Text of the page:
C.F. Gollott & Son Seafood based in D’Iberville, Miss., is well known nationwide for its commitment to packing wild caught shrimp harvested only from domestic waters. The Gollott brand carries a strong reputation of quality and consistency that can be traced back to the early 1930s when founder, C.F. Gollott, ventured into the seafood industry with a plan to build a longstanding family business.

C.F.’s hope turned into a successful reality as son after grandson after great-grandson have embraced the patriarch’s vision to walk in the same footsteps of a man who established a reputation of excellence within the industry that is second to none. C.F. Gollott & Son Seafood is a rich story of family with a legacy that embodies a heritage of generational blessings.

Operating a successful family business since 1932 takes a lot of passion, determination, skill and loyalty — traits exemplified by C.F. that have continued to provide a solid framework for the enduring business. The seafood industry also demands endless hours of hard work, especially during the time when the Mississippi Gulf Coast was known as the “Seafood Capital of the World.”

C.F. was born in 1907, and even as a young child, he displayed a strong work ethic. Prior to child labor laws, whole families worked together to pull in as much income as possible. Before phones, seafood factory whistles would blow early in the morning to signal the community that work was available. C.F. would get to the factory around 2 a.m., take a nap on the table before anyone arrived in order to secure a spot, peeled shrimp or shucked oysters until 8 a.m., went home to take a bath, and then headed to school.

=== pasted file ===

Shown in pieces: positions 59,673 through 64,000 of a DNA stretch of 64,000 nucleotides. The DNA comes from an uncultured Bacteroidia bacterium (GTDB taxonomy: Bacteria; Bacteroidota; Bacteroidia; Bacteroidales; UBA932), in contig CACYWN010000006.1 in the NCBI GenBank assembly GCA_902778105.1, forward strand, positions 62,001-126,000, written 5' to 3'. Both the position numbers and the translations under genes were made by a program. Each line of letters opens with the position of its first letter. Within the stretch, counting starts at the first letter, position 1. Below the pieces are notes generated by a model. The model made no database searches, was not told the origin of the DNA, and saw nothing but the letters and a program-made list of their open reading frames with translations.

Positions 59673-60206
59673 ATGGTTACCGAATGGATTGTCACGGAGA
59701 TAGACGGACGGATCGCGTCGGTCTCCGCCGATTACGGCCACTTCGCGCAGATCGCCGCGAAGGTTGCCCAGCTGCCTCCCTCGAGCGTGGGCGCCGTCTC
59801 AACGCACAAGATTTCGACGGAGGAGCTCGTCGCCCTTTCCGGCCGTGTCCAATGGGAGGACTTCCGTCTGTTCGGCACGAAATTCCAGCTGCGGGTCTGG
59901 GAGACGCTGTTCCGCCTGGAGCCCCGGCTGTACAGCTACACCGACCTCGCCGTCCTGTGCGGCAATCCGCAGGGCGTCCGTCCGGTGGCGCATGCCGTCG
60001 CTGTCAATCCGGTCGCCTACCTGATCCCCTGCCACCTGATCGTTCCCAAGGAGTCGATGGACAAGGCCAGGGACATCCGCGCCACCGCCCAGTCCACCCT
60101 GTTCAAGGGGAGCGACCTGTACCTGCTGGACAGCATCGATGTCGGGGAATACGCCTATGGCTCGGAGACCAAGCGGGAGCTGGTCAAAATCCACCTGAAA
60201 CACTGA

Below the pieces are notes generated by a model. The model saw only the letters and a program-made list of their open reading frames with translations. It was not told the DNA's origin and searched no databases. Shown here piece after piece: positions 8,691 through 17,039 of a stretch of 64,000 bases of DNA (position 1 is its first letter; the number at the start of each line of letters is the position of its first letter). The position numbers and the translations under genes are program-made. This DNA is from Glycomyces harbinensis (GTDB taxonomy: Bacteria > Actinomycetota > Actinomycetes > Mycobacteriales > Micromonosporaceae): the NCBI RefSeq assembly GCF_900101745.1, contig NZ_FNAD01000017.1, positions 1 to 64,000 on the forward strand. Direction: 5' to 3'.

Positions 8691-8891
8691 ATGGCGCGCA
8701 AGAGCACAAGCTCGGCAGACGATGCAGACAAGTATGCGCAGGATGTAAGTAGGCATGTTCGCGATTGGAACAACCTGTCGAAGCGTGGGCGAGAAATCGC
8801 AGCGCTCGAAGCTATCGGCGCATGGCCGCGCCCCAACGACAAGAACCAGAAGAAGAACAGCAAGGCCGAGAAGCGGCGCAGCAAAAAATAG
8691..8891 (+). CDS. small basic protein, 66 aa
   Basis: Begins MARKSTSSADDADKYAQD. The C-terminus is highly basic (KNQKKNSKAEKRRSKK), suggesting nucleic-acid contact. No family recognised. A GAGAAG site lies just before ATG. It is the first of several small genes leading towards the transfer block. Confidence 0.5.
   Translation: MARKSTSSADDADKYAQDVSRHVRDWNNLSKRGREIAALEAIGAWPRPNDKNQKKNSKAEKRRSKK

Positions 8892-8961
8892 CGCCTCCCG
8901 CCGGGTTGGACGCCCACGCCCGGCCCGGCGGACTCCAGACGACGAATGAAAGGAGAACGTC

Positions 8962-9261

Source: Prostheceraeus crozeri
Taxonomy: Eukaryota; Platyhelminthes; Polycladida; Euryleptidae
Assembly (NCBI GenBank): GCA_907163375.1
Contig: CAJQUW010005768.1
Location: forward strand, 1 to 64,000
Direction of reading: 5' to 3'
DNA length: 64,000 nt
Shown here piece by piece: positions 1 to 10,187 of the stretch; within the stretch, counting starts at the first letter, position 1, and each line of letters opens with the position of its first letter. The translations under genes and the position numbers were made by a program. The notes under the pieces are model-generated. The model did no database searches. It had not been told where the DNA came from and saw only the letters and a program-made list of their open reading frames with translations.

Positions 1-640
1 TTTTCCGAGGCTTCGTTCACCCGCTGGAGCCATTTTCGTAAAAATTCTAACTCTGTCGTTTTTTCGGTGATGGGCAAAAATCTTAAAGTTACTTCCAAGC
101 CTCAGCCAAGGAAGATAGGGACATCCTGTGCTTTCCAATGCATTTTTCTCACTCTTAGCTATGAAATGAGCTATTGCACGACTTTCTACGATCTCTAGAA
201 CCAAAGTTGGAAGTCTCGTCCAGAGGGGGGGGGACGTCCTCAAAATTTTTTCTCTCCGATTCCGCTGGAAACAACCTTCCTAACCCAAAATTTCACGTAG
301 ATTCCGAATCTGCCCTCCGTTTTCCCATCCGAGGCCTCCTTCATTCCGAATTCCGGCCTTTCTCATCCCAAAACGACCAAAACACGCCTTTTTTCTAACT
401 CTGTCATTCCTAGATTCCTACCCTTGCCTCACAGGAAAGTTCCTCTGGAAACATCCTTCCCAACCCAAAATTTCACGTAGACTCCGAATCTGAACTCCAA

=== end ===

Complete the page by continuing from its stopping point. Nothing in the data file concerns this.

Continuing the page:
Every penny mattered, so every oyster shucked and every shrimp peeled was critical. A successful day’s worth of wages may be a nickel per 10- to 12-pound metal cup of shrimp. The seafood industry was a mainstay for the Gollott family, and as C.F. continued to work season after season, he learned valuable lessons on what it would take to one day own his own seafood company.

C.F.’s father, Armond, was a masterful bricklayer contractor, but when work was slow in the winter, he would take 11-year-old C.F. out on a skiff — a shallow, flat-bottomed open boat — to tong for oysters, shuck them right there in the boat, and return to a processing plant for final count and payment. It was a long, arduous effort, but the family’s livelihood is all that mattered, even if 100 shucked oysters only earned 15 cents.

In 1927, C.F. decided to pursue a more permanent career in the seafood industry and started small with a delivery route. Since he never met a stranger, his personality was a valuable asset when he began the business by selling seafood from his truck — a 1927 Ford Model T Roadster he remodeled to include an ice box on the back. His first big sale was three gallons of oysters for $1.25 per gallon to Perkinston College, which also cost him three flat tires on the way to the delivery, but paid off with a long-term client relationship.

C.F. was a pioneer in the industry in many ways because of his innovative thinking that set the course for high product standards. After buying fresh oysters from Biloxi steam boats and then shucking them himself, he packed the final product in glass jars so customers could see the quality of the oysters before purchase. Business continued to grow, and eventually, C.F. established a route around the state that brought oysters, crab and shrimp to customers who didn’t have waterfront access to fresh seafood.